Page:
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Illinois Comptroller Susan A. Mendoza has released $4.7 million to be shared by more than 70 rural pharmacies under a new scheme that is meant to boost these businesses.
The $10 million fund, known as the Critical Access Pharmacy program, was set up by the Illinois Department of Healthcare and Human Services to benefit pharmacies located in medically underserved areas of the state.
A statement from the comptroller explained that these supplemental state payments will assist small, independently owned pharmacies that have experienced serious financial difficulty because of rates offered under the state’s managed care program and also because of rate cuts by pharmacy benefit managers.
“Small rural pharmacies – often the only pharmacies available for miles and miles – are being driven out of business all over Illinois because of unfair competition and state policies. It is important that we step in to help these frontline health care providers stay in business so that they can continue to be there for residents in underserved areas of the state,” Mendoza said.
Under the program, critical-access pharmacies are defined as brick-and-mortar facilities located in counties with fewer than 50,000 residents and whose owners operate fewer than 10 pharmacies. They are located in areas designated as a medically underserved by the Health Resources and Services Administration (HRSA).
For the scheme to work efficiently, Mendoza called for more transparency and accountability within the state’s managed care program.
The Critical Access Pharmacy program began on July 1, 2018, the News Gazette explained. However, funding for quarterly payments to the selected pharmacies only became available at the beginning of the new fiscal year, which began this month.
State Senator Andy Manar (D-Bunker Hill), chairman of a key Senate budget committee, this spring pushed for renewed appropriations for the Critical Access Pharmacy program after it failed to start under former Governor Bruce Rauner’s last term.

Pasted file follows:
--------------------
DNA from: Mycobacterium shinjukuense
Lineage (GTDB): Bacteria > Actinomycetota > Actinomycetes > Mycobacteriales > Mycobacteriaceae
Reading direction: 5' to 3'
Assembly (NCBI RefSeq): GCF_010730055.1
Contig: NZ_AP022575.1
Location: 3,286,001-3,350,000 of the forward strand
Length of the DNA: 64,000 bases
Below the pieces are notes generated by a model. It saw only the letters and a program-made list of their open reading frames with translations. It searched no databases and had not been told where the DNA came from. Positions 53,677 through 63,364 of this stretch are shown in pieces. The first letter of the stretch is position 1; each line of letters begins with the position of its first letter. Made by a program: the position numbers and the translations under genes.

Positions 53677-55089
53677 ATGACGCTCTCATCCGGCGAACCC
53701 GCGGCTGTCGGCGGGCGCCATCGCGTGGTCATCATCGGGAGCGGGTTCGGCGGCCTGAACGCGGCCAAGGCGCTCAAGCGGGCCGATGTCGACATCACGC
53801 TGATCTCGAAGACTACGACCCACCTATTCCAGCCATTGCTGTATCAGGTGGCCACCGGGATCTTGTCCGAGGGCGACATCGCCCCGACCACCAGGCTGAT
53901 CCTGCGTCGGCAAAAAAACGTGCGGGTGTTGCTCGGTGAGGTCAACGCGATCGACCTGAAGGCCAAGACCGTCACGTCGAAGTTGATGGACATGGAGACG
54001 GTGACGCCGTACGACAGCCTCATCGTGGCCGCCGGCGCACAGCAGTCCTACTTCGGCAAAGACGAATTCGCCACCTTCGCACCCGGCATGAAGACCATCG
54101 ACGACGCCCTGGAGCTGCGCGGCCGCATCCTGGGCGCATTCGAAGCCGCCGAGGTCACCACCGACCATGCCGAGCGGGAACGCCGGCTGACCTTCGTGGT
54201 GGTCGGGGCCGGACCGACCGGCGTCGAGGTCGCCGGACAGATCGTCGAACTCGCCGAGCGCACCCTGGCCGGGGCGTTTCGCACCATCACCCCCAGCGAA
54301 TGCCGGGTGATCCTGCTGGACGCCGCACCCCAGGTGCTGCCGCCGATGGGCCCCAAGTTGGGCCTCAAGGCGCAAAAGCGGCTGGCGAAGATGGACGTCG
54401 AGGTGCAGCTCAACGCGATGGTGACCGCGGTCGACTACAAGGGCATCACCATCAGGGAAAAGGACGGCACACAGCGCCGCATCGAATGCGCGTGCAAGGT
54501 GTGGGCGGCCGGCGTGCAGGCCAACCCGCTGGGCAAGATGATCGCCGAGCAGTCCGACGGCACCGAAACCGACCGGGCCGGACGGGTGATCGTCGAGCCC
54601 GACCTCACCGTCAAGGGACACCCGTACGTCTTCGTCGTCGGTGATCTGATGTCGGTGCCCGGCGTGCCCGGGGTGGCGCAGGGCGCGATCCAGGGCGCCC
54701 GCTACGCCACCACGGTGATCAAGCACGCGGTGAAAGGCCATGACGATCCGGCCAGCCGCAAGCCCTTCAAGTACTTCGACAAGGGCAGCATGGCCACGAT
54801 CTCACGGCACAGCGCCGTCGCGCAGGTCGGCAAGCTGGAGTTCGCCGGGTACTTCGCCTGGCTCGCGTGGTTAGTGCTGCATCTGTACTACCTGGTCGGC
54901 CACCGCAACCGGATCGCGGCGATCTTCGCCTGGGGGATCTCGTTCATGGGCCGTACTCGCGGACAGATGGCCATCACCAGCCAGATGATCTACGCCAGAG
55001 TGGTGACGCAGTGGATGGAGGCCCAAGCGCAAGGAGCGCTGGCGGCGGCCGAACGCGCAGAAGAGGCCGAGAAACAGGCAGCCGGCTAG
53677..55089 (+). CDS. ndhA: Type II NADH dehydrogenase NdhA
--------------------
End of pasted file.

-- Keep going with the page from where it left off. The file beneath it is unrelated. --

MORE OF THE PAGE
“I hear from pharmacists in my Senate district and all over the state nearly every day about the financial hardship they face because of unfair competition. It troubles me to see these small business owners being squeezed out because of state policies they had no control over. Every time a rural pharmacy closes its doors, communities lose access to health care, jobs and economic activity,” Manar said, adding that establishing the program was the right thing to do.
Manar said he was glad that the program had finally been launched that “we’re finally leaving the gridlock of the past behind and bringing this needed program to communities that are at risk of losing their local pharmacies.”
The program seems to be a stop-gap measure Illinois devised in an effort to give rural pharmacies a leg, while the state looks for a more lasting solution to keep the prices of prescription drugs low.
A beneficiary of the program, Owen Sullivan of Sullivan Drugs, told the Herald Review that had they not received funds under the Critical Access Pharmacy program, they would be out of business. “We’ve been around since 1930. They’ve undercut us to the point we can’t survive.”
Illinois Pharmacists Association executive director, Garth Reynolds, was quoted saying more still needed to be done to assist community pharmacies.
“We have to see a change in how pharmacies are valued by the state, especially through the managed Medicaid program. We recognize medication costs have gone up over the past number of years.
“But that is not because of community pharmacies. The pricing manipulations go way higher than the influence that a community pharmacy can have. But the community pharmacy is the one that gets punished,” he said.
The elephant in the room that needs to be tackled, as far as small pharmacies are concerned, is the pharmacy benefit manager system. Pharmacy benefit managers, or PBMs, are accused of paying larger pharmacies much more for filling the same prescription with the same insurance.
Illinois House Democrats have been very loud in their complaints over drug prices and have introduced a bill that would give the Department of Healthcare and Family Services more direct control over pharmacy benefit managers, who are routinely accused of being responsible for high drug prices.